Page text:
Mining musical documentary `Gold'

Review A+

March 10, 2006|By MICHAEL SRAGOW | MICHAEL SRAGOW,SUN MOVIE CRITIC

Jonathan Demme's Neil Young: Heart of Gold turns two Young performances at Nashville's Ryman Auditorium on Aug. 18 and 19, 2005, into an intimate epic. Demme, like his star, knows the power and eloquence of plain utterance. But to generate this movie's tsunami of emotion, the director doesn't rely on the yearning, anger and affection that pour out from Young's Prairie Wind album. Shot by shot, choice by choice, he magnifies the feelings and multiplies the meanings of each verse or chord, each glance between performers or faraway look in their eyes. The result is a performance film that conjures a vision of American life as moving, funny and rueful as John Ford's Young Mr. Lincoln.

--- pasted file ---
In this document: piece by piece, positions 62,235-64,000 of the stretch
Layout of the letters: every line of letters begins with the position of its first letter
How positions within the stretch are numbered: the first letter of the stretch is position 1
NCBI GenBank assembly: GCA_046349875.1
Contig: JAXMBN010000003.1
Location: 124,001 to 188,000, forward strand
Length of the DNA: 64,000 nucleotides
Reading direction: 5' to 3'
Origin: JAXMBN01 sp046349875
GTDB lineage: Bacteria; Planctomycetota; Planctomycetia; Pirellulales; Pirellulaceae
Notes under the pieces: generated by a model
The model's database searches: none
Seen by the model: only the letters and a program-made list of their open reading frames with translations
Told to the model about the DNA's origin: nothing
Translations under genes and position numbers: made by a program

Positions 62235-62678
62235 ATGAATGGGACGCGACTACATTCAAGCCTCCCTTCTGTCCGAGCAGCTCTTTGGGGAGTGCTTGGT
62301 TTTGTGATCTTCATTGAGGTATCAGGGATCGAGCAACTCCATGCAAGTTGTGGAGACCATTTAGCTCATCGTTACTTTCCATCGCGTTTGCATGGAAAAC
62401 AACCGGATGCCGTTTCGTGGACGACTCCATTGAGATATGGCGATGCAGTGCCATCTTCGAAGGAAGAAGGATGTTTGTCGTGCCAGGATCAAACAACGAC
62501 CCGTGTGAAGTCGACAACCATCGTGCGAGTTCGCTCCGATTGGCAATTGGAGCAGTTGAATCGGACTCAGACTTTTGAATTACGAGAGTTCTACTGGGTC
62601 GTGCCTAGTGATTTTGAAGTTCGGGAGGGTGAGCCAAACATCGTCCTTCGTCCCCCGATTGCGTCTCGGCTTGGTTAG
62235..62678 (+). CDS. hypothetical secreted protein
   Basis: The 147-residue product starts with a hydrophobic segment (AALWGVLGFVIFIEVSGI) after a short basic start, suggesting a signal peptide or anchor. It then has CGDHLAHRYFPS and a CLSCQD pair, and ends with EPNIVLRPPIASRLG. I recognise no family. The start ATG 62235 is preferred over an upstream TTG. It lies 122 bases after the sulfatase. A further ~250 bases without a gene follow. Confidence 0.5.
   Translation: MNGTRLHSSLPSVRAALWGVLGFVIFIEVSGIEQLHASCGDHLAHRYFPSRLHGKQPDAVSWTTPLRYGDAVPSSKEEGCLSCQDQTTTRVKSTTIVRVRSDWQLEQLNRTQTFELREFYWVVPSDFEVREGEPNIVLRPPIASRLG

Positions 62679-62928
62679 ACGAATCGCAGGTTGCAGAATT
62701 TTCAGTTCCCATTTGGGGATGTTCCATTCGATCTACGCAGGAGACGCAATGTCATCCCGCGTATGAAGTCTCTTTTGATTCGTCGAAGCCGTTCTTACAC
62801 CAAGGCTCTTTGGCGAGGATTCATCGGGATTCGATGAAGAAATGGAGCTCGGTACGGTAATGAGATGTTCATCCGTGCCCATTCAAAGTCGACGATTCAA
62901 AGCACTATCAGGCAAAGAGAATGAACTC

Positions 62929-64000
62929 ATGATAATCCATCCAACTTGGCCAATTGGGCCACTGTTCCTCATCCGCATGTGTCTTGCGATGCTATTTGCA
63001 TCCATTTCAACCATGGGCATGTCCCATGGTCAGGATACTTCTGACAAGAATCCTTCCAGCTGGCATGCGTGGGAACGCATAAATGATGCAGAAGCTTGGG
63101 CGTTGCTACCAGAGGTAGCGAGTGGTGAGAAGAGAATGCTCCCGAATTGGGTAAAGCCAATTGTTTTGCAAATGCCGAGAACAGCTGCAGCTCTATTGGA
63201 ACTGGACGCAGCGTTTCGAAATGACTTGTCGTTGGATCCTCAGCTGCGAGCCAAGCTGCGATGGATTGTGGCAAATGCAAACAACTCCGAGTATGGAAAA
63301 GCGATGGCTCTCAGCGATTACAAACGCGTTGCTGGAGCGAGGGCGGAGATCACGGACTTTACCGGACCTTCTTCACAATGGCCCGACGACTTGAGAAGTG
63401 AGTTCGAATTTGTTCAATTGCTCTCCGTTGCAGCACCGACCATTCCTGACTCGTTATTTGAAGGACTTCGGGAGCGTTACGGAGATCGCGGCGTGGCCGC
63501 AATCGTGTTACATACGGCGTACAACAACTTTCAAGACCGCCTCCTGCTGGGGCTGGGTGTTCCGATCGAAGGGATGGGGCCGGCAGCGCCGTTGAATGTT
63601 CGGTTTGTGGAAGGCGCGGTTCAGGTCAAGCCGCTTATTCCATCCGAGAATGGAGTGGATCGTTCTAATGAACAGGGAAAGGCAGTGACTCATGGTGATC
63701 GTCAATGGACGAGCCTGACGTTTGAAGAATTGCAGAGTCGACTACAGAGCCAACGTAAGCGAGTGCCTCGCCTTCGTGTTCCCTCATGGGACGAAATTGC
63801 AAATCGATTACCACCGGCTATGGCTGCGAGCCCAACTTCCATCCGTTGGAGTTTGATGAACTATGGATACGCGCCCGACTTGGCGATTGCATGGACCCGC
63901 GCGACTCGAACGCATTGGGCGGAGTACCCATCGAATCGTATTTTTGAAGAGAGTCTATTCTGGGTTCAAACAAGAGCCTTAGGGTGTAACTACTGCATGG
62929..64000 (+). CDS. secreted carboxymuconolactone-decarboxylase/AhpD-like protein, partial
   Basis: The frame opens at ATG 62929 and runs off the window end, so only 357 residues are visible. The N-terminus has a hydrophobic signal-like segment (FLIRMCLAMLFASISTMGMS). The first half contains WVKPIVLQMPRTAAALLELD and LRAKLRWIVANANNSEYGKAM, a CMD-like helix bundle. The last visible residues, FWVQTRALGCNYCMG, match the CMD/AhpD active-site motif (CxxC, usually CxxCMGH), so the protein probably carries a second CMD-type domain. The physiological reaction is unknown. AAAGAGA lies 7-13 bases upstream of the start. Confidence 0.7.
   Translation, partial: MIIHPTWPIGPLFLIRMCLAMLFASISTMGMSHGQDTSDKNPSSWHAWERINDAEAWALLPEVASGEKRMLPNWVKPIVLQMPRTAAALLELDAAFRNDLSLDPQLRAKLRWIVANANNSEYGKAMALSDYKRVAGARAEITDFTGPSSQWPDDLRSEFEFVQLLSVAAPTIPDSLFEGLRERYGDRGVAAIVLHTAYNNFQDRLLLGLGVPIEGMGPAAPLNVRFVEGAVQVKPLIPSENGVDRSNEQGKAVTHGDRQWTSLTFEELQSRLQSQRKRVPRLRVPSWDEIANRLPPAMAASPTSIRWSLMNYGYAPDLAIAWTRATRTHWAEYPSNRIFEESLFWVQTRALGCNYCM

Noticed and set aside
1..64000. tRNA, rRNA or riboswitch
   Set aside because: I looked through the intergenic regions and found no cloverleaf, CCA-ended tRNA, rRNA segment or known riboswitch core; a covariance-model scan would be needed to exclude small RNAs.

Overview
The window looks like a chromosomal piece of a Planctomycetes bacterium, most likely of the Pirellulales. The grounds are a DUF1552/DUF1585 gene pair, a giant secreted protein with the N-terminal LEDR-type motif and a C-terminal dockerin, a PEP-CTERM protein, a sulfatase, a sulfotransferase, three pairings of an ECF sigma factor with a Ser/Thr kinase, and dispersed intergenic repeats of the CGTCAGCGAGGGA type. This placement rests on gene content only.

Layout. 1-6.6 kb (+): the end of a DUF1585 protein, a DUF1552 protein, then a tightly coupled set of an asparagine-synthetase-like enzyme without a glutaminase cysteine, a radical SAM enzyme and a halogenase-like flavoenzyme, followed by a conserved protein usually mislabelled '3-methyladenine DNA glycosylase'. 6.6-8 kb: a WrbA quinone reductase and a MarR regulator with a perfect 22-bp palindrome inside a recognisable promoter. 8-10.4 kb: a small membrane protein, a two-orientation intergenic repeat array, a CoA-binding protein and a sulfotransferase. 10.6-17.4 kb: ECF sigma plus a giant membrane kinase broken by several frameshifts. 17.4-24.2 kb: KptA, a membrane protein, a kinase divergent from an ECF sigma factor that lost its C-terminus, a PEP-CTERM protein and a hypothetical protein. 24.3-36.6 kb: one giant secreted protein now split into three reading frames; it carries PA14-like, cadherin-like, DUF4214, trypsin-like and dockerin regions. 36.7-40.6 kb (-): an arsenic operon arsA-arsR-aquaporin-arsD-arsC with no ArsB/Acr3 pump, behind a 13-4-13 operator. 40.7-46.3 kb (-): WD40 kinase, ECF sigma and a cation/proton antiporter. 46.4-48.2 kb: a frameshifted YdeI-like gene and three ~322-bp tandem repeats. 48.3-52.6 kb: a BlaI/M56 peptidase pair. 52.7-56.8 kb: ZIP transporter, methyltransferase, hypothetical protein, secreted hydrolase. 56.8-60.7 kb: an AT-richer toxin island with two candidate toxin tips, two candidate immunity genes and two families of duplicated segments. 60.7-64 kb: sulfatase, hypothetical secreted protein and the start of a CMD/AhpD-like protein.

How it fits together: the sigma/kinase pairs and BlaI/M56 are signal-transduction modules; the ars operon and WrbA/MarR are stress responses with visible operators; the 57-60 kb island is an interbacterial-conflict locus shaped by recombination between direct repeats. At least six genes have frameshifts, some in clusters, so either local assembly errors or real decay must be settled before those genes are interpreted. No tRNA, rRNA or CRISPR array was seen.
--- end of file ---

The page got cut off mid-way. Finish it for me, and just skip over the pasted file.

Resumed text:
With breathtaking assurance, the director creates a shimmering fantasy setting out of a battered reality and gets Young's rugged, aching sensibility to fill it like a poignant ether. We hear snatches of Young's "It's a Dream" on the sound track ("And it's fading now/Fading away") as Demme glides from slow shots of weathered storefronts in country music's capital to casual encounters with Young and his band as they drive in big American cars to the tabernacle-like Ryman.

Neil Young: Heart of Gold (Paramount Classics) Starring Neil Young. Directed by Jonathan Demme. Rated PG. Time 103 minutes.

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